BY EVIE FORDHAM
August 12, 2017 12:00 PM
Triangle clothing designers in the upcoming Redress Raleigh fashion show are fighting against what they call “fast fashion”: garments mass-produced in factories that pollute the environment and often have poor conditions for workers, they say.
Catherina Gomes’ clothing company, 700 Rivers, offers shimmering tank tops and flowing, colorful skirts made from gently used saris.
Gomes’ line will debut at the Redress Raleigh fashion show Aug. 18 at CAM Raleigh, but like the other items that will be on the runway, 700 Rivers’ pieces are pretty with a purpose.
Gomes, whose parents are from Bangladesh, was moved by a 2013 garment factory disaster that killed more than 1,000 Bangladeshis to start a company that fairly employs workers in the country.
“Redress Raleigh is also focused on sustainable fashion,” she said. “That was what encouraged us to start working with them.”
The show features seven design collections, from tween girl apparel to ecochic swimsuits. Last year’s event sold out with about 250 attendees, and Redress Raleigh director Beth Stewart hopes this year will be the same.
Stewart helped found the nonprofit, which had its first fashion show in 2009. Redress Raleigh promotes sustainable fashion, including clothing that’s “upcycled,” or made from already existing clothing, dyed naturally or handmade.
“We have a two-tiered mission,” Stewart said. “Part of it is to support independent fashion designers, but then the other part is educating people about the effects of what they buy. The fashion show accomplishes both aspects of that by providing the platform for the designers.”
Gomes and 700 Rivers lead designer Divya Ramaswamy are dreaming big. One of Bangladesh’s main exports is textiles, but when Gomes visited there at age 8, she was shocked by the rampant poverty.
“We are focused on improving the lives of Bangladeshi workers,” Gomes said. “If you just start showing that the change exists, and they have an alternative to work for, more people will start demanding it, and it will eventually become the standard.”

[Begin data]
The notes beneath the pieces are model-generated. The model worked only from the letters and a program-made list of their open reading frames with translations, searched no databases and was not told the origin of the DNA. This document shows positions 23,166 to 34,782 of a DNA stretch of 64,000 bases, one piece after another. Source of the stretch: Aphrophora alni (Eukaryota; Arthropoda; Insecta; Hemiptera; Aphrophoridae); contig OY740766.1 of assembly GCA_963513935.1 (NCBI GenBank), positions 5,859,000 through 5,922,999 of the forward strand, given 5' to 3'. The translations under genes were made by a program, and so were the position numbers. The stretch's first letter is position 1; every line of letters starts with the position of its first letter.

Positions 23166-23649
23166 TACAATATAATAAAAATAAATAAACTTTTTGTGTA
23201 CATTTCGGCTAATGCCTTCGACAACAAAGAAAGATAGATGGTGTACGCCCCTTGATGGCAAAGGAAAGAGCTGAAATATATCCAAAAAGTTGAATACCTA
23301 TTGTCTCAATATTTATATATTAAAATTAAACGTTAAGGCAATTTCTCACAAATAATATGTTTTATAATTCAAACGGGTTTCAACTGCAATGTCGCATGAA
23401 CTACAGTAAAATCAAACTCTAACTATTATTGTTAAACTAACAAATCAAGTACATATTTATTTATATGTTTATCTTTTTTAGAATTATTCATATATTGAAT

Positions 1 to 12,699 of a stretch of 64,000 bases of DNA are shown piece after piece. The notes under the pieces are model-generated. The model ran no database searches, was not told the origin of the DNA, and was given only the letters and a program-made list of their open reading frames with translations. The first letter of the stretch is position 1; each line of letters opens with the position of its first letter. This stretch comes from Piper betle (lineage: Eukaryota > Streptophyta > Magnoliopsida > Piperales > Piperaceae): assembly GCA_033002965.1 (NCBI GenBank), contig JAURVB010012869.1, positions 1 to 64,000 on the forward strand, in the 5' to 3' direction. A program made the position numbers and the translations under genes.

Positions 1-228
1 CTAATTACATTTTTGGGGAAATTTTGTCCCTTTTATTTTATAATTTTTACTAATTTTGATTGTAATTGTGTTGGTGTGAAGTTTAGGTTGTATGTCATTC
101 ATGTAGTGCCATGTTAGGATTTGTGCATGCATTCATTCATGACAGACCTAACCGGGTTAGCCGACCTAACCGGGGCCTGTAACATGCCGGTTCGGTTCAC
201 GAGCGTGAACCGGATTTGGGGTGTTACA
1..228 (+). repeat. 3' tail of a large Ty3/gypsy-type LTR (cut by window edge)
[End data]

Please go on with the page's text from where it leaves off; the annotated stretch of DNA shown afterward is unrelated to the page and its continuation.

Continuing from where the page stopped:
700 Rivers has already worked with Thanapara Swallows Development Society, an organization in Bangladesh dedicated to improving quality of life there, including through its “handicrafts” initiative. Thanapara Swallows made 700 Rivers’ first batch of items.
Gomes and Ramaswamy were in Redress Raleigh’s “incubator” program along with some other designers who’ll be in the upcoming show. They’re Mariangela Walker, who designs organic T-shirt dresses, and mother-and-son duo Teresa and Giovanni Perna, who focus on organic cotton apparel.
Dr. Katherine Annett-Hitchcock of N.C. State University’s College of Textiles led the incubator’s six seminars, which focused on helping the designers turn their dreams into businesses that can make change – and money.
“Designers are fantastically creative,” Stewart said. “They have great ideas, but they’re struggling a bit in terms of how to implement that.”
The result was empowering for Gomes, who’s a chemical engineer by day and a fashion entrepreneur in her spare time.
“I wanted to create my own change instead of waiting around for other people to do it,” she said.